i think your defence of Dawkins goesa bit far. aFter all his quite happy t arge for atheism whic has been argued about a great deal longer.

However your general paralles is a good one- the sceinfic debate was still pretty open twenty years after the oos , both in terms of major detials (lamarksim vs Darwinsim) and even intersm of whether the theroy worked. And that was a theory about the past not the future.

Anonymous said...

'Global Warming' is the last, best hope for socialism; which is funny, given that it originally began as a means for Thatcher to justify closing down coal mines. That's precisely why they want to claim the argument is closed when practically every day brings new evidence that it's a load of old bollocks.

I have looked at the evidence for 'global warming' (i.e. human-induced warming over and beyond what we'd expect to occur naturally after the end of the Little Ice Age), and it's nonsense. The surface data is intensely flawed (e.g. a large amount of the claimed 'global' warming since 1980 comes from about half a dozen thermometers in Siberia), and natural variability is far higher than any contribution humans could make.

BTW, it's interesting that you mention the 1970s, because back then 'global cooling' was the scare story because the planet was cooling at that time. Now it's warmed a bit again, it's 'global warming. NASA are now predicting that the sun is going to cool over the next twenty years, so I guess the 'global coolers' will be back shortly.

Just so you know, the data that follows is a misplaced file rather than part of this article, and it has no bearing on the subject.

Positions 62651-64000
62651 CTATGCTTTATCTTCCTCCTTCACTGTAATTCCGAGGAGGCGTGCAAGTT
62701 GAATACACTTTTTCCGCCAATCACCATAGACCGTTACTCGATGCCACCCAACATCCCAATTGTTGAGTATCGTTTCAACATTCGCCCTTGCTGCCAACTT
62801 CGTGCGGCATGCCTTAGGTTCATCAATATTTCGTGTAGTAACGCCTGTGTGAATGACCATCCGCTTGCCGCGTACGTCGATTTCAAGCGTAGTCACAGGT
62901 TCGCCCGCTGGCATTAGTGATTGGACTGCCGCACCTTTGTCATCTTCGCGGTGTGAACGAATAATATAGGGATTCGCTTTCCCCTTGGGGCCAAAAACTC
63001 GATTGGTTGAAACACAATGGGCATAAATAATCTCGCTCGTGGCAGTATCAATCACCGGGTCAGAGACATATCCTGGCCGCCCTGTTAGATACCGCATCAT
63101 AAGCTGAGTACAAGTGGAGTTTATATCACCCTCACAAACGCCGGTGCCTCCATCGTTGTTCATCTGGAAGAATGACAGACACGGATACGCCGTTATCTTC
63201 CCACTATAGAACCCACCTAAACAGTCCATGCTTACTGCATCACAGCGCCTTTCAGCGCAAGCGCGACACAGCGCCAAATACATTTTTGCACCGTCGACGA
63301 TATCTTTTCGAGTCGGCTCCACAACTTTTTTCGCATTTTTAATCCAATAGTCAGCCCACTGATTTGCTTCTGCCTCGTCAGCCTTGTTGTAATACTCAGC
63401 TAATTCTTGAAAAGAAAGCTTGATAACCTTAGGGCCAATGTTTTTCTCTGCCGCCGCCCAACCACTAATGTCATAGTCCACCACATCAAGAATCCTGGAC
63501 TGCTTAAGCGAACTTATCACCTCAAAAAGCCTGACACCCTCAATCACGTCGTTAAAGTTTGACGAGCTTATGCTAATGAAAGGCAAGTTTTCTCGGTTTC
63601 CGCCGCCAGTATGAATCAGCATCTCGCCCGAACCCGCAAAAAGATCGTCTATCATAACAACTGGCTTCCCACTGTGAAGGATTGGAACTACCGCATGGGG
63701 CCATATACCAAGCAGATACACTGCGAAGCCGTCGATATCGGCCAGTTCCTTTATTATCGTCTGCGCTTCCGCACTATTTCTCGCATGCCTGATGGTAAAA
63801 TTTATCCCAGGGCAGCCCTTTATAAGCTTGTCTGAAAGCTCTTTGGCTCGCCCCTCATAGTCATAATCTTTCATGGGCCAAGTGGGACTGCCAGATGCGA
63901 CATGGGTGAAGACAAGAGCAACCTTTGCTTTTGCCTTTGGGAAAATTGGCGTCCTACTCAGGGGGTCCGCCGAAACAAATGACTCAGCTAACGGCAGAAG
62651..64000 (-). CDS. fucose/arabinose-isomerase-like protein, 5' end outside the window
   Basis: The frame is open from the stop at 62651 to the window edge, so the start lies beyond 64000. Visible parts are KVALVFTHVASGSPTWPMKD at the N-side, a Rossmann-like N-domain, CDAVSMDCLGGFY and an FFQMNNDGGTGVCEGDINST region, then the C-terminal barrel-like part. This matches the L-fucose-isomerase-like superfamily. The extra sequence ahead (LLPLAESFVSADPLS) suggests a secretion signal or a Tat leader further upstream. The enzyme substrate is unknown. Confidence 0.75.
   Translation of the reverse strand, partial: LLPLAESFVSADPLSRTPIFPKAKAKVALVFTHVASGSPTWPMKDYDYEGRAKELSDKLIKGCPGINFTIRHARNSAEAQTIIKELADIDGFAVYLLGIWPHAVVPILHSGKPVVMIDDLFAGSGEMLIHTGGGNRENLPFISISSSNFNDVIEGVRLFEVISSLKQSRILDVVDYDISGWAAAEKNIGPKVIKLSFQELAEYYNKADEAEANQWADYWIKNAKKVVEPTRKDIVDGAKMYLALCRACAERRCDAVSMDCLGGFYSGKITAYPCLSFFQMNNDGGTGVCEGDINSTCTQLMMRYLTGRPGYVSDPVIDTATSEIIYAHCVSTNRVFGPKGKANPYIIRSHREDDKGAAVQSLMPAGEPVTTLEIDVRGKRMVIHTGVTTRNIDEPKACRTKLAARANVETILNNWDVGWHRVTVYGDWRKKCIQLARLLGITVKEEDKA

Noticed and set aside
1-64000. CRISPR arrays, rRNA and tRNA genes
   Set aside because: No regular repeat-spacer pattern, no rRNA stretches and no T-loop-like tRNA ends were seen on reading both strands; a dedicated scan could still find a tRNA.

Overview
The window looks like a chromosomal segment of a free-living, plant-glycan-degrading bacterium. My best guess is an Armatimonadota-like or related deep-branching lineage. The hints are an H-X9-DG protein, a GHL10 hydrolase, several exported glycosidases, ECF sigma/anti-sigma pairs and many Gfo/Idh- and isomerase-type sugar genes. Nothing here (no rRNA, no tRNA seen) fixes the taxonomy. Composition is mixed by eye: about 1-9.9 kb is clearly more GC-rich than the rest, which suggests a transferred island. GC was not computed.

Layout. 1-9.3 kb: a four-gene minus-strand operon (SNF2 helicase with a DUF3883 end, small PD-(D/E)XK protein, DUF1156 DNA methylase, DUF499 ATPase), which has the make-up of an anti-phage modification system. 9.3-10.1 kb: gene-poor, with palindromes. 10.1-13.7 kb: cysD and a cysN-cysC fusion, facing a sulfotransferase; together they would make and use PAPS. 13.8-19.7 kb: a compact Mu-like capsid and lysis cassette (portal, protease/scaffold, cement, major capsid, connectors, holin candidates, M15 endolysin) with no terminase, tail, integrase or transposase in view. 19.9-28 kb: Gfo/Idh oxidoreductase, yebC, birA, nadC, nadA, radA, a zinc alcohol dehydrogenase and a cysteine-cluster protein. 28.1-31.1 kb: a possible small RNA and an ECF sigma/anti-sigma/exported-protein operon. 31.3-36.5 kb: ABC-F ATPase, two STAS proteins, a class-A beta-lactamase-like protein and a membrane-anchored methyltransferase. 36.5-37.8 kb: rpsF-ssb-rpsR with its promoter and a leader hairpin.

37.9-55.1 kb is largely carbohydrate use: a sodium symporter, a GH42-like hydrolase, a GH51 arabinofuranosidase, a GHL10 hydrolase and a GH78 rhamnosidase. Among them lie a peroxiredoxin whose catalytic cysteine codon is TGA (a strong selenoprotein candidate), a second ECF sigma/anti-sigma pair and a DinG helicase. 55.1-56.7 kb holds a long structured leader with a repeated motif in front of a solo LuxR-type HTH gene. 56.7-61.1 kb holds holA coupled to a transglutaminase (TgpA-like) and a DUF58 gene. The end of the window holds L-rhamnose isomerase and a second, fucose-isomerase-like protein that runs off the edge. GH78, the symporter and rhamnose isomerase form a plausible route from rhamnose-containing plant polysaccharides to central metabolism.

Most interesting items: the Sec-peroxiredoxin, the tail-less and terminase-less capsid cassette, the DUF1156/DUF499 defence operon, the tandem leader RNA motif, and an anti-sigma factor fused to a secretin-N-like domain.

Gracchi said...

Matt- I'm not sure about whether the debate should be closed or not- to be honest I don't read the refereed journals enough and they are the only places I'd trust on this. I do think its worth though realising that there are plenty of scientific theories which have only been around twenty or thirty years but are pretty accepted- for instance DNA which was discovered in the 1960s or even various unseen particles discovered into teh eighties say the quark which are generally accepted now. It depends on teh state of the evidence- and to be honest I don't trust anyone on that at the moment who I've heard apart from those people I know who have read articles in refereed journals who all unanimously beleive in it. They may be wrong- but they are less likely to be wrong than I am.

Like you I avoid posting on this purely because I know so little.

Keith said...

Let's not get mixed up here. The 'debate' over climate change is not a scientific one, it is a political one. There are very particular rules for conducting a debate in science, and what I have seen so far violates nearly all of them. Political debate about the implications of climate change is absolutely legitimate and necessary, but let us not confuse that with a scientific debate over the evidence or theories of the phenomenon. Outwith science, this is an emotive issue (Kitchen Devil is not the only ranter), precisely because the conclusion effects all our lives. The real question is not whether the scientists are certain (that is not the way of science), but rather - is this important enough to justify the precautionary principle. I think it is.